Western Romeo and Juliet
Back to Home
Back to Versions
This version of Romeo and Juliet takes place when cowboys rode horses and Indians were treated unfairly. The play is in Houston, Texas and there is an Indian town nearby. A cowboy family, the Capulets, and the Indian family, the Montagues, hate each other as long as they can remember.
Capulet: (in the street) Howdy ya'll. (He waves to the people walking in the street) Montague!!! (he sneers)
Montague: Yer nothing but a drunk brute
Capulet: (angry) Say that to my face Montague. (a fight starts)
Montague: You'll be sorry yer messed with Montague. (the fight gets worse)
Sheriff Verona: Stop folks. (Capulet and Montague part) (to himself) This has gone too far.
Capulet: I like that Wayne boy.
Lady Capulet: He is great for Juliet and we should have them wed.
Capulet: We'll have a square dance and he shall come to it!!!
Juliet: (enters curiously) Howdy Ma, howdy Pa. What are you talk'n about
The Capulet couple: a Square dance!!!
Romeo: That Juliet is so nice.
John: I heard her parents are having a square dance for her.
Romeo: I will sneak in and be Juliet's partner!!!
John: Good idea. (he leaves)
Romeo: O just hope she loves me as I love her.
Juliet: I am excited to go to the square dance!
Nurse: Your parents are hoping for you to partner with Wayne.
Juliet: Well I already know, or at least hope, that Romeo will be there.
Nurse: You know that your parents hate the "dang blasted Montagues!"
Juliet: Oh well.
(at the dance)
Juliet: I know he'll be here soon.
Nurse: Don't keep your hopes up dear. (she walks away)
Juliet: Oh well... ROMEO!!!
Romeo: I had to disguise myself.
Juliet: Well do you want to be my partner?
Romeo: It would be fun. (they leave to dance)
Tybalt: (hot with rage) ROMEO is here!!!
Capulet: We shall not let a Montague ruin Juliet's party! (he pauses) I also heard he isn't a violent redskin neither, but watch him anyway. (he walks away)
Tybalt: That Romeo!!! He's an INDIAN!!! How can he not be violent?! One false move and you shall not have thou head!
Juliet: This is so fun.
Romeo: I have to go, if I leave later I will be caught.
Juliet: Yes, my father can think you are a white man now, but later he shall know the truth.
Romeo: I shall see you later?
Juliet: Yes, of course.
Montague: (the teepee flap opens) Where were you all night?
Romeo: Out to a dance.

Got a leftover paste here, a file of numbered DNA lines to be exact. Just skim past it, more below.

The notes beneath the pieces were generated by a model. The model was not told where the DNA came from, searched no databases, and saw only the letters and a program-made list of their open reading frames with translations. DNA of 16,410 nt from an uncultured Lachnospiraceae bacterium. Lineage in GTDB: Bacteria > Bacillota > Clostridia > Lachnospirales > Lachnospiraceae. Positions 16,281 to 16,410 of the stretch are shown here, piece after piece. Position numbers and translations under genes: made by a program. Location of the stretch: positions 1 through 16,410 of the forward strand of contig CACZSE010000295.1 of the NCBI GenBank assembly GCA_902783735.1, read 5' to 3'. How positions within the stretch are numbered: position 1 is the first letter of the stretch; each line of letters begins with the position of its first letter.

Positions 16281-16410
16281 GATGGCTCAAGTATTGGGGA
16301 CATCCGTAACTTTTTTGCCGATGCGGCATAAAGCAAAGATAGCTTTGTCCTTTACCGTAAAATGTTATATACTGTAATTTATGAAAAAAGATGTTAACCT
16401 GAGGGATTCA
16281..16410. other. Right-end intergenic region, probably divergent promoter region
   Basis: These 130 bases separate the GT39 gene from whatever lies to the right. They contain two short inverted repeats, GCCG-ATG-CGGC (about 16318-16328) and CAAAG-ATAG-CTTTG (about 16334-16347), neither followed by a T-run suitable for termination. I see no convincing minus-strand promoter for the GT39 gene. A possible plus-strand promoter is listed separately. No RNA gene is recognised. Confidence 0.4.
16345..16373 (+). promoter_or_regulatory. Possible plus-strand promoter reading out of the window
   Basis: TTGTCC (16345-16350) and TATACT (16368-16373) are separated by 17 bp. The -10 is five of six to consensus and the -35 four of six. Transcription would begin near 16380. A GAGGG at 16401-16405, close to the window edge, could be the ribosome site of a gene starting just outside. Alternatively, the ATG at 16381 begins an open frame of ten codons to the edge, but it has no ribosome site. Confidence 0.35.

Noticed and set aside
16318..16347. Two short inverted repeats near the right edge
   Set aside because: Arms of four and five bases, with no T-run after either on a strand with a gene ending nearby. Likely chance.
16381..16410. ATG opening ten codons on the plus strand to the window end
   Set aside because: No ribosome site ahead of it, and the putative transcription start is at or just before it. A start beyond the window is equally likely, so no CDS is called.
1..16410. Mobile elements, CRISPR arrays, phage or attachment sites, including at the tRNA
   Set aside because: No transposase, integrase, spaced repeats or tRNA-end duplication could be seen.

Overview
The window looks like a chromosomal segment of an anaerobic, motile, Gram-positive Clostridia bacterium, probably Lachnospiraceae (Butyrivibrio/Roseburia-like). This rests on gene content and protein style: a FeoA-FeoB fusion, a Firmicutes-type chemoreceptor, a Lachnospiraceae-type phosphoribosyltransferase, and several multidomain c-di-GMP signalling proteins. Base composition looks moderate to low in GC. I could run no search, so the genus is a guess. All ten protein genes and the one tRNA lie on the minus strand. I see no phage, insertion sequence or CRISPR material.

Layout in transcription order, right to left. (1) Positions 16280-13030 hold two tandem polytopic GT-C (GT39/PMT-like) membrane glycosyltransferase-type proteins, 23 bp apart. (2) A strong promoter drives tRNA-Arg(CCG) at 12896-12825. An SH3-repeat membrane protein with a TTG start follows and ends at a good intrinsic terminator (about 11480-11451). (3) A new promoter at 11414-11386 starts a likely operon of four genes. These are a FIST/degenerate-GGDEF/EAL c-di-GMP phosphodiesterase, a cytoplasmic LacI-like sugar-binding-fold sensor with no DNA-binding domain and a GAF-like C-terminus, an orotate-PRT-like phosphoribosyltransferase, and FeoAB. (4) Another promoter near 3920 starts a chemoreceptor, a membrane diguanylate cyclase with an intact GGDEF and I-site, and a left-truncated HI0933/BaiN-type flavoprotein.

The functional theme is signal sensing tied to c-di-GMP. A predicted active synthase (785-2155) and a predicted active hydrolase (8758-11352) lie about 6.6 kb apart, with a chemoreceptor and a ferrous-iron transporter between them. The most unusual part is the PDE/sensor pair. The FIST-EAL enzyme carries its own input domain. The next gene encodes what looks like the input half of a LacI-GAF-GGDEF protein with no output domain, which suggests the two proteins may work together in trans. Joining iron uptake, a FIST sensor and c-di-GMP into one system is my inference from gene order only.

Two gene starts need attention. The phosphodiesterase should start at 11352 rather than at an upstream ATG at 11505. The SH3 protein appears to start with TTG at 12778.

Squaw Montague: (suspicious) Capulet's dance?
Romeo: No, a dance by the river with Rosaline.
Montague: I thought she dumped you.
Romeo: She realized she missed me too much. Don't tell ANYONE!!! She would feel like a fool to have her mistake known.
Squaw Montague: That is reviving
Lily: Romeo loves Juliet!!! Romeo loves Juliet!!! ... (she skips out)
Montague: Quiet Lily! (puzzled) Wait, what do you mean?
Lily: He (she points at Romeo) went to Capulet's dance... And Juliet was his partner!!!
Montague: (angry) you can NEVER see Juliet again.
Romeo: I will, oh I will!
Capulet: Did you enjoy your dance?
Juliet: Yes dad, and I had a great partner.
Lady Capulet: Who, dear?
Juliet: Please don't be mad, but his name is Romeo.
Capulet: (outraged) Romeo!!!
Lady Capulet: you know his family is our enemy!
Juliet: I don't care! (she storms off)
Romeo and Juliet both sneak out of their houses to see each other.
Juliet: My parents won't let me see you again.
Romeo: Same with me...
Juliet: We should marry in secret! Friar Laurence can wed us.
Romeo: Then maybe the fights between our families will stop!
Juliet: Yes, you've got it.
Inside a church
Friar Laurence: ...Amen. Who is here?
Romeo: We wish to marry Friar
Juliet: It might stop the fights
Friar Laurence: Yes, I know what you mean. I can do that
Juliet: Goodbye Friar Laurence
Romeo: Let's go to the river and talk.
Juliet: Okay, that would be fun.
They head to the river
Capulet: It is a great day to go to the river and fish.
He heads to the river
Capulet: There is Juliet... AND Romeo!!!
He pulls out his gun
Capulet: I'll kill you boy!
the shot is fired
Juliet: (full of grief and rage) You killed Romeo, and I'll kill me!!!
Juliet takes Romeo's Indian spear and stabs herself.
There never has been a tale with more woe, than of Juliet and he Romeo